In addition to this, different clustering approaches were applied on matrices of weighted keywords. For determining the keyword relevance of the words extracted, we have applied Term Frequency Inverse Document Frequency and used WordNet as a means for finding synonymical relations between keywords. Finally the resulting cluster sets were merged by taking the classification output as basic "seed" clusters, which were then enhanced by the results from the keyword clustering experiments.
We will discuss several evaluation issues.
We present the main outcomes of the Stevin COREA project: a corpus annotated with coreferential relations and the evaluation of the coreference resolution module developed in the project.
In the project we developed annotation guidelines for coreference resolution for Dutch and annotated a corpus of 100k tokens. We discuss these guidelines, the annotation tool, and the inter-annotator agreement. We also show a visualization of the annotated relations.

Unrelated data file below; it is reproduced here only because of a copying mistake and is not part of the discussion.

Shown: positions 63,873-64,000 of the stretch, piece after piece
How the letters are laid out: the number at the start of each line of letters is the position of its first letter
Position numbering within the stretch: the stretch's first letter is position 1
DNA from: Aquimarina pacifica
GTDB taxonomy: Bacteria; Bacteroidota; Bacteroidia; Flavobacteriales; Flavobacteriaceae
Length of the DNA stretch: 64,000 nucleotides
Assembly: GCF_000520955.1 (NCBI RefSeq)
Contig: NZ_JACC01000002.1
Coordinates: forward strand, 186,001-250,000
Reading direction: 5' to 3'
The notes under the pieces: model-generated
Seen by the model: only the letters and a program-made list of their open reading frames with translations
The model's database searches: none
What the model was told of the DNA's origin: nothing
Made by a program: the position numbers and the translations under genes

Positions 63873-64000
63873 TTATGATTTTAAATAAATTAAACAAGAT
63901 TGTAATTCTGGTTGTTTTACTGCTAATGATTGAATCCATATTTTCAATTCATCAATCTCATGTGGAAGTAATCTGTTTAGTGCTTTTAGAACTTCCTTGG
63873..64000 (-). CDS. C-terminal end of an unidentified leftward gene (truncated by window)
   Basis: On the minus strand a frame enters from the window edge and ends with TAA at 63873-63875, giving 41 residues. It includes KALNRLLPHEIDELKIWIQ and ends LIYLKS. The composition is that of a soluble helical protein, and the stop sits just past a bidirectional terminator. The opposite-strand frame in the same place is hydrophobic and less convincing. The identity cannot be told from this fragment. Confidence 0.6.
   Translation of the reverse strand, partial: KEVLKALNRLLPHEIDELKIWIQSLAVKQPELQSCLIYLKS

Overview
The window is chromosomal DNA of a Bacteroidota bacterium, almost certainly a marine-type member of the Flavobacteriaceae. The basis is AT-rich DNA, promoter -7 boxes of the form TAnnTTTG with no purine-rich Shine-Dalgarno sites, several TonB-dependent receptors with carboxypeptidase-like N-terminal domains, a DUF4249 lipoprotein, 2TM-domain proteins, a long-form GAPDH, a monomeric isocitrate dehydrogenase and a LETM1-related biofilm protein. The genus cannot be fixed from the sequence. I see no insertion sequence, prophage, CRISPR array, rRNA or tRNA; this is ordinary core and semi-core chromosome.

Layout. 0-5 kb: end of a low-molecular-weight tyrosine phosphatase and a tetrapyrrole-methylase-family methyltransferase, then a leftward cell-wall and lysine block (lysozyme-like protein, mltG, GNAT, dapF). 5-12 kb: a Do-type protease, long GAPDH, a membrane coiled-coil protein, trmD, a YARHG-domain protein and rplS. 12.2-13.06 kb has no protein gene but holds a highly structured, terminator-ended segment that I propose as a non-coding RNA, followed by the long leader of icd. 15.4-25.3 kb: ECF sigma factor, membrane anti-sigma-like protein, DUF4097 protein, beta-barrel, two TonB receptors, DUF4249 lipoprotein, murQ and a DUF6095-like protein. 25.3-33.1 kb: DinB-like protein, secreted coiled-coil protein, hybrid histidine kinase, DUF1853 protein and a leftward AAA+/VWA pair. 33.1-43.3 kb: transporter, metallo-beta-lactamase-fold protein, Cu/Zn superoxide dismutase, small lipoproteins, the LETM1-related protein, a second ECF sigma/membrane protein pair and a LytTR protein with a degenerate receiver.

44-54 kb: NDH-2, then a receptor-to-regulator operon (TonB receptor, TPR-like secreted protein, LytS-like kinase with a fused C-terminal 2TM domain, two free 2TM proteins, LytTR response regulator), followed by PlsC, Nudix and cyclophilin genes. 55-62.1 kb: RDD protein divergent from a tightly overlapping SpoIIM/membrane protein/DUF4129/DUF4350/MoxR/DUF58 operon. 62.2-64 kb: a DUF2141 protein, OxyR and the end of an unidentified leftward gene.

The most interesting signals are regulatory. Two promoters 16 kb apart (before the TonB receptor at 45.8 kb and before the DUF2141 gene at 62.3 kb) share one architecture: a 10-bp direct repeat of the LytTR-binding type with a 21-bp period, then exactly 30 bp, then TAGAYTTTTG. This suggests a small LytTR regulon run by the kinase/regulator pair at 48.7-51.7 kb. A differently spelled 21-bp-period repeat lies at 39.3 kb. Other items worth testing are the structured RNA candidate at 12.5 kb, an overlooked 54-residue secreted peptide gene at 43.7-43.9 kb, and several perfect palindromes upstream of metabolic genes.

The standard approach to evaluate a coreference resolution system is to compare the predictions of the system to a hand-annotated gold standard test set (cross-validation). A more practical oriented evaluation is to test the usefulness of coreference relation information in an NLP application. We ran experiments with an Information Extraction module for the medical domain, and measure the performance of this module with and without the coreference relation information. We present the results of both this application-oriented evaluation of our system and of a standard cross-validation evaluation. In the latter, we also discuss the influence of different information sources (syntactic and semantic) on coreference resolution accuracy. We end with a discussion of the limitations of our current approach.